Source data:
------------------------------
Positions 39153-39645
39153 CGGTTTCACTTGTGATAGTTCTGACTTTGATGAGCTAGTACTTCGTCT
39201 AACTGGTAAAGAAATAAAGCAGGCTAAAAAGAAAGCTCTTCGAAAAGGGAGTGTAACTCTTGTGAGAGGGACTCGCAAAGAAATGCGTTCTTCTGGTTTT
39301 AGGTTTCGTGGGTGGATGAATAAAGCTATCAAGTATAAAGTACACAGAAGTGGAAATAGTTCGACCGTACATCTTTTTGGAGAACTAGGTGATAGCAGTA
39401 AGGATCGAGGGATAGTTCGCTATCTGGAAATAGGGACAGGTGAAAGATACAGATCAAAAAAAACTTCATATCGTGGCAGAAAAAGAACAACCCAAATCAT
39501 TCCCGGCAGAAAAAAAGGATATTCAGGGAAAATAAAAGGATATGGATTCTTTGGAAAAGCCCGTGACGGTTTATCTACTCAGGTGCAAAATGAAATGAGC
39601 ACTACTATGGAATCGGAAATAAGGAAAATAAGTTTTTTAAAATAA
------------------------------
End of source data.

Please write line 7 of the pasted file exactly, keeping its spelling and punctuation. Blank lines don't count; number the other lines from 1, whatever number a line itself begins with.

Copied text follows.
39601 ACTACTATGGAATCGGAAATAAGGAAAATAAGTTTTTTAAAATAA